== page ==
The three of them had met up as we had all promised to do but as I was a long way away I missed the first meeting.
 
They had all met in Manchester and had a lovely time going to the theatre and having dinner afterwards.
 
I know Ann has a soft spot for David as he is the quiet one, and I suspect, the most caring.
 
His father is rather lonely and David lives close to him in Ruthin.

 

John is teaching Marketing at the University of Edinburgh and is living near his old home where his wife and children still live.
 
He is also involved with the Open University and this extra work brings in the money that is needed to keep two homes going.
 
The separation had been bitter but now he is hoping that the marriage will eventually mend and that the family will be together again.
 

 

I have told Ann about my meeting with Taj but not how close we have become, as I haven’t written to her for quite a few weeks.
 
It is not a secret but I feel so excited and sure about it all that I don’t want to mention it yet as I feel that I am in a dream and that I shall wake up.

 

I tell her about the festivals and the party for Mark and his friends and that I am feeling a bit lonely now Mark is on his way and Taj is busy at the hospital.
 
I invite her to come in her holidays if she can and I say that I shall be able to book her in at the Fishtail Hotel.
 
It’s just a pipe dream but I am missing my friends and family at the moment.

 

She told me that she has met someone in Dublin but is not very sure how it will work out.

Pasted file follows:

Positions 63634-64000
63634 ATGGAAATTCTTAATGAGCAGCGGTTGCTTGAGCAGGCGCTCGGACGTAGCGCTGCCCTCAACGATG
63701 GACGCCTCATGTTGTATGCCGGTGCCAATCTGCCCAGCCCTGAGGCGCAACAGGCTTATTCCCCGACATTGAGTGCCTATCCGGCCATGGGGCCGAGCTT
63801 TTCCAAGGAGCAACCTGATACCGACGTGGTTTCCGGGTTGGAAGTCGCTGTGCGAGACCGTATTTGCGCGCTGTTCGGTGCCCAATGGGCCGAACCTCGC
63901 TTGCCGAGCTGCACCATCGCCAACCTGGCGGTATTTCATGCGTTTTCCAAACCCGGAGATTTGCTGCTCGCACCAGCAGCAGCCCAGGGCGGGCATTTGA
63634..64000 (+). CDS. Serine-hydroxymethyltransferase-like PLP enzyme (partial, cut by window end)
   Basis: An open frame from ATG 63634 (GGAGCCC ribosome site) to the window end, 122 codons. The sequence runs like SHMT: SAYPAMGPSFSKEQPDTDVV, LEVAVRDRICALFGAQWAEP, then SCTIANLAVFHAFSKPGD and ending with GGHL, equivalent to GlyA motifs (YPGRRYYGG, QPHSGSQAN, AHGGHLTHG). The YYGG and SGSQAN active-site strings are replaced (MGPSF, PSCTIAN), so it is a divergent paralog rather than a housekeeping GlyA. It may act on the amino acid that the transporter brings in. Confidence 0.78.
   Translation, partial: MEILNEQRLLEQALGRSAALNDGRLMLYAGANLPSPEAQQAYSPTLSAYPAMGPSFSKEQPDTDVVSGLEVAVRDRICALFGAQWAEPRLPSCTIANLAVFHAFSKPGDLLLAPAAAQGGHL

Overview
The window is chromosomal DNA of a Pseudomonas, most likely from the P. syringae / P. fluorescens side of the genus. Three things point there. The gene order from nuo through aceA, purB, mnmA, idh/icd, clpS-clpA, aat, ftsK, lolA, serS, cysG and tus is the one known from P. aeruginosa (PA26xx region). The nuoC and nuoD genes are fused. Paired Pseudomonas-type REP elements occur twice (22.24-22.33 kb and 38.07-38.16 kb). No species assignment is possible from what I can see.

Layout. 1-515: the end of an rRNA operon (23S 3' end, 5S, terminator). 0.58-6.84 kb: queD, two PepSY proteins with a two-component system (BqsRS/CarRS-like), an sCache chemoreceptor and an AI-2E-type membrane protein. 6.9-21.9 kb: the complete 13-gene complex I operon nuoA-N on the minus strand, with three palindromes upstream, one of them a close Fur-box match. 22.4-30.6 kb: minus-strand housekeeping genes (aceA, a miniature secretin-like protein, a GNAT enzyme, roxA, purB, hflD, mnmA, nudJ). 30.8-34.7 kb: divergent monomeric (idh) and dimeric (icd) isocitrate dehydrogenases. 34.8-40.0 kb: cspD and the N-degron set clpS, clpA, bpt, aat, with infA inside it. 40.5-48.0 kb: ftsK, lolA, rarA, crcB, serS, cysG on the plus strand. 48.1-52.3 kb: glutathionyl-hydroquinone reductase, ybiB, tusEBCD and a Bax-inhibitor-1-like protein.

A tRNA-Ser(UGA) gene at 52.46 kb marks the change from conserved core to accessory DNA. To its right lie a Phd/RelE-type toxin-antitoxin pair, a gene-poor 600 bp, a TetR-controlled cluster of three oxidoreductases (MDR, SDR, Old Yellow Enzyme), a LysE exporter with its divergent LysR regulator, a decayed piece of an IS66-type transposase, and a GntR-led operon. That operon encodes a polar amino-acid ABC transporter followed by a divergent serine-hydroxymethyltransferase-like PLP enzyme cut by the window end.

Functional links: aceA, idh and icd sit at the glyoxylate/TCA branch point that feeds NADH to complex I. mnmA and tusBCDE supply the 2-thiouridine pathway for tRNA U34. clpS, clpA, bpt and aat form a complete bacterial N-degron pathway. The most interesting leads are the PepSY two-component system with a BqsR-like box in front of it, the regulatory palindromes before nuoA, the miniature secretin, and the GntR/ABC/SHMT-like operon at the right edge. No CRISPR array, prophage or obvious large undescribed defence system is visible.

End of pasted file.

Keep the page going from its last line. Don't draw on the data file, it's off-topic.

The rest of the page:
I hope that she finds someone to live the rest of her life with and that she will have a happy one.
 

 

I write to my sister to tell her what a lovely lad Mark has turned into and how he and his friends brightened up our quiet lives.
 
How I am now missing his laughter and his music.
 
The villagers still smile and wave when I am about and thank me for the party.

Life is back to normal and Taj is hoping to come over this weekend.
 
He plans to get the airplane from Kathmandu and be here earlier than if he travelled by road.

 

 

 

 

 

 

 

Chapter 8

 

 

 

Taj has decided to come by plane and I am waiting in the tiny airport lounge.
 
It is so small that the man behind the desk is close to the form where I am sitting.
 
He looks at me curiously.

I smile at him and tell him that I am waiting for a friend, who will be on the plane from Kathmandu.
 
He nods and smiles back.
 

The evening sky is clear, a swatch of horizontal white cloud shows across a bright sky.

 
We hear the little plane approach and we stand to watch it descend, it splutters and we hear the engine miss a beat, as we stand there petrified, unable to move. The plane turns and hits a line of trees on the left of the runway.
 
Flames shoot in the air and a horrible sound of crunching metal is heard all around.
 
More flames reach in to the sky and a belch of black smoke obliterates the sun.
 
There is a stench of burning flesh as the fire consumes the people on the plane.

My life is empty; I feel a bleak grey cloud hovering over my head.
 
The joy I had only yesterday has gone forever.
 
The unbearable sadness of my loss is as if I am carrying a heavy burden in my heart.
 
I have lost the lovely man who had made my life whole.
 
The harsh reality of his death has left me overwhelmed with grief. I have had only a few months of loving Taj but I know that it was a love that would have lasted our lifetimes. The beauty of his countenance, the living light in his eyes, the tenderness of his soul haunts me with an unbearable sadness and great loss.
 
I miss his presence, his gentle humour and the light of love that shone in his eyes.
 
But knowing that our love was real must sustain me and keep me sane,

BOOK: Splintered Lives
5.89Mb size Format: txt, pdf, ePub
ads